Science is at a near-standstill in Iraq, having been deteriorating since the 1991 Gulf War. Laboratory experience is lacking and reputable scientists find they are unable to work.
In this article, Richard Stone describes how the Arab Science and Technology Foundation (ASTF) and US-based Sandia National Laboratories plan to speed the reconstruction of Iraq's science capacity. Priorities identified by the initiative include cancer diagnosis and treatment, aquaculture, wetland restoration and monitoring of water quality.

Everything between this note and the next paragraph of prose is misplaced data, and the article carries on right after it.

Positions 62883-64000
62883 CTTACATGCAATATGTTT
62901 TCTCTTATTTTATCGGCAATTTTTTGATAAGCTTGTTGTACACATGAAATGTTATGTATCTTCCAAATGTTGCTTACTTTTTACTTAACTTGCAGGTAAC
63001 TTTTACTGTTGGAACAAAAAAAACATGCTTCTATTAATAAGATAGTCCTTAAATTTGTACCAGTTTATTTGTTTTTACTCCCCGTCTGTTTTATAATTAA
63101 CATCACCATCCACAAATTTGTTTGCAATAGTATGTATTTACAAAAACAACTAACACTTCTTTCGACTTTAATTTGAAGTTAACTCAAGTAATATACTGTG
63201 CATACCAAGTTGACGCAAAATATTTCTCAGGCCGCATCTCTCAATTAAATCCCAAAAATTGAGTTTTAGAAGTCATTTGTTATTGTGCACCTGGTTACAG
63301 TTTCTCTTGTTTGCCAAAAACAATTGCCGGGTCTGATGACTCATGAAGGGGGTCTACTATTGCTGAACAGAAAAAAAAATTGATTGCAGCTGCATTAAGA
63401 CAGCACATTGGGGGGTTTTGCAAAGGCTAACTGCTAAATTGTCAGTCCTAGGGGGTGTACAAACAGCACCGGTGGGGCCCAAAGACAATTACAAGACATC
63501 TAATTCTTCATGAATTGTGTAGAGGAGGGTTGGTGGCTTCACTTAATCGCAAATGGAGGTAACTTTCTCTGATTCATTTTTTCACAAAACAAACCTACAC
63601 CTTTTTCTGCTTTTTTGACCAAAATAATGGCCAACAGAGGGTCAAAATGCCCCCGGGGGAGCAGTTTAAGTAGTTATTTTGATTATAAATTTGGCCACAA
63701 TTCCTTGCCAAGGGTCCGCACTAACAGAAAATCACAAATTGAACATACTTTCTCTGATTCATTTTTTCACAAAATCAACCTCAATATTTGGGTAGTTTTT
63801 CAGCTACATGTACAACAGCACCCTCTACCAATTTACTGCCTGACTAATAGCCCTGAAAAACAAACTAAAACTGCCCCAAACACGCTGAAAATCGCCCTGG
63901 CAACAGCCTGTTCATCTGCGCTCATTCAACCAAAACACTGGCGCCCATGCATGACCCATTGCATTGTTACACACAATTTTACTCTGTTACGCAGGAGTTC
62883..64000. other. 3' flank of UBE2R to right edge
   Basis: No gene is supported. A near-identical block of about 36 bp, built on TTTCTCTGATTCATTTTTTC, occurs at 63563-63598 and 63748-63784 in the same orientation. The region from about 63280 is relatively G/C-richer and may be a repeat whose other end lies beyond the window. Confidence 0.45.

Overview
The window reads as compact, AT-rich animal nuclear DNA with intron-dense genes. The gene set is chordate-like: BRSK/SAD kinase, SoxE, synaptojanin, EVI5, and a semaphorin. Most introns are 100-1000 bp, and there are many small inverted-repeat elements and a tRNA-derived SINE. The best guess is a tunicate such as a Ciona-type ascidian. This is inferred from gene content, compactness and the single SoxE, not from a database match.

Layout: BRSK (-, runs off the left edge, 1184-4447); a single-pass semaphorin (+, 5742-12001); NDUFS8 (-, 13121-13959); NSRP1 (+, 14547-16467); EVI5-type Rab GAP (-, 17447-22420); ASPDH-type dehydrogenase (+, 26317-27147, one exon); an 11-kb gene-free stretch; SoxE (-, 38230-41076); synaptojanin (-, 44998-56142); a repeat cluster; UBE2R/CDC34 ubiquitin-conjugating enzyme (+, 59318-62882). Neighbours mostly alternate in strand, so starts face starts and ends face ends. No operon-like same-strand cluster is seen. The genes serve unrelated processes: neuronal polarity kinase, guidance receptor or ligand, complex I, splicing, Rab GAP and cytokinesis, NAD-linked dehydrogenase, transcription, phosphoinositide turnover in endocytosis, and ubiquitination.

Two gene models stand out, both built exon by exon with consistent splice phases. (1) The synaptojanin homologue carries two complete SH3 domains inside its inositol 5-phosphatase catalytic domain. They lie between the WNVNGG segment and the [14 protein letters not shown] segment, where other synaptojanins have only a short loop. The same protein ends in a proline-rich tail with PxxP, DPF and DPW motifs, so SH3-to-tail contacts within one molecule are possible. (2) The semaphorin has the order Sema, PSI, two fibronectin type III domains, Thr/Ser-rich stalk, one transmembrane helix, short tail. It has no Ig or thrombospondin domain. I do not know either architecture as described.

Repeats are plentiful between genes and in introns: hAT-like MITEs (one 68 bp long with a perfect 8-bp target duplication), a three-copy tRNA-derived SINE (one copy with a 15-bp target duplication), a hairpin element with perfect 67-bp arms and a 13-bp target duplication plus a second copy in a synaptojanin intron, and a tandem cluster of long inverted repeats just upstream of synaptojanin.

The ASTF-Sandia programme hopes to raise US$50 million for the first 12-18 months of operation, and has already identified 170 proposals for serious consideration. In the meantime, it suggests that selected Iraqi scientists be offered temporary 'safe havens' in Arab and other institutions.